The death of a loved one brings emotional and often financial struggles. The pain of losing a person, the cost of funeral arrangements and the lost income can put a severe burden on the survivors.
At times, someone’s negligence may be the cause of an unexpected and avoidable death. In such cases of wrongful death, surviving family members may be able to receive compensation.
Those who can receive compensation
State law dictates a hierarchy for who can file wrongful death claims. Such cases take place in civil court. The individuals who may bring suit are the following, in order:
- The surviving spouse
- The deceased’s children
- An authorized representative of the deceased’s estate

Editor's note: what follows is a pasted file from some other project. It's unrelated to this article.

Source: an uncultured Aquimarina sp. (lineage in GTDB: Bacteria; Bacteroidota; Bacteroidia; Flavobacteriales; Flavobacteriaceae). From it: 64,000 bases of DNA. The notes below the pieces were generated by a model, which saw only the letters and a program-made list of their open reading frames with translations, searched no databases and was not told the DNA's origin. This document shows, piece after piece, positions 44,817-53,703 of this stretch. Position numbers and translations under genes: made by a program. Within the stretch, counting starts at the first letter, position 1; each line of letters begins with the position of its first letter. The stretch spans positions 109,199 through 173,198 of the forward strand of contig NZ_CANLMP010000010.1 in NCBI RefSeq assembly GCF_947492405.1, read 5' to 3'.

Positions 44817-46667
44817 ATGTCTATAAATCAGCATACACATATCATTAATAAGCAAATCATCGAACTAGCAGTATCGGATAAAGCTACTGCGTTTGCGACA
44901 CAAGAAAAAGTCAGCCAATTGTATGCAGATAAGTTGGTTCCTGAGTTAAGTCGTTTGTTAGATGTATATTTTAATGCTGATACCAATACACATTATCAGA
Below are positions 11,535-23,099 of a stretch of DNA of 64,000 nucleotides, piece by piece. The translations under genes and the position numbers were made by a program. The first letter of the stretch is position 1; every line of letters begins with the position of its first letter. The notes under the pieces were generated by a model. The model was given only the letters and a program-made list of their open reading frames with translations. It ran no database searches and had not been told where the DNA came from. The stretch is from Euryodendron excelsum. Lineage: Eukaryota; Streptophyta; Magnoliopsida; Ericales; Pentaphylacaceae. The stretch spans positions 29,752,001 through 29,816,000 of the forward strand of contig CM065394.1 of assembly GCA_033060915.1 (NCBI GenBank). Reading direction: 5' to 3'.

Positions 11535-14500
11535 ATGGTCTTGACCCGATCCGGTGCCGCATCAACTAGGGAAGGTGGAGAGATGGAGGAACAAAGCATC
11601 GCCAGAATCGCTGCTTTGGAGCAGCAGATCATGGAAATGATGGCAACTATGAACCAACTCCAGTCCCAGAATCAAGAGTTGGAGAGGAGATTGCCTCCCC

- The parents of the deceased
The parents’ claim may depend on if the deceased individual depended on the parents at the time of death.
Considerations for compensation
The awards after a death are to help cover the financial burdens the loss incurs. For example, the lost wages and future earning capacity are a factor. The “pecuniary value of life” even includes the deprivation of companionship, guidance and love toward the family.
While such intangibles may seem hard to measure and are truly incalculable, the court often attempts to compensate the family for these losses. The state has a $750,000 cap on noneconomic damages for things like pain and suffering. The cap raises to $1 million for the death of a child.
A family should keep records of all medical, funeral and burial expenses that resulted from the incident. Such expenditures might be for items such as medications, surgery, a casket and transportation. There is no monetary cap limit on calculable economic expenses.
Nothing can replace losing a loved one. Compensation for wrongful death is simply a method for assuaging difficulties in a family’s time of need.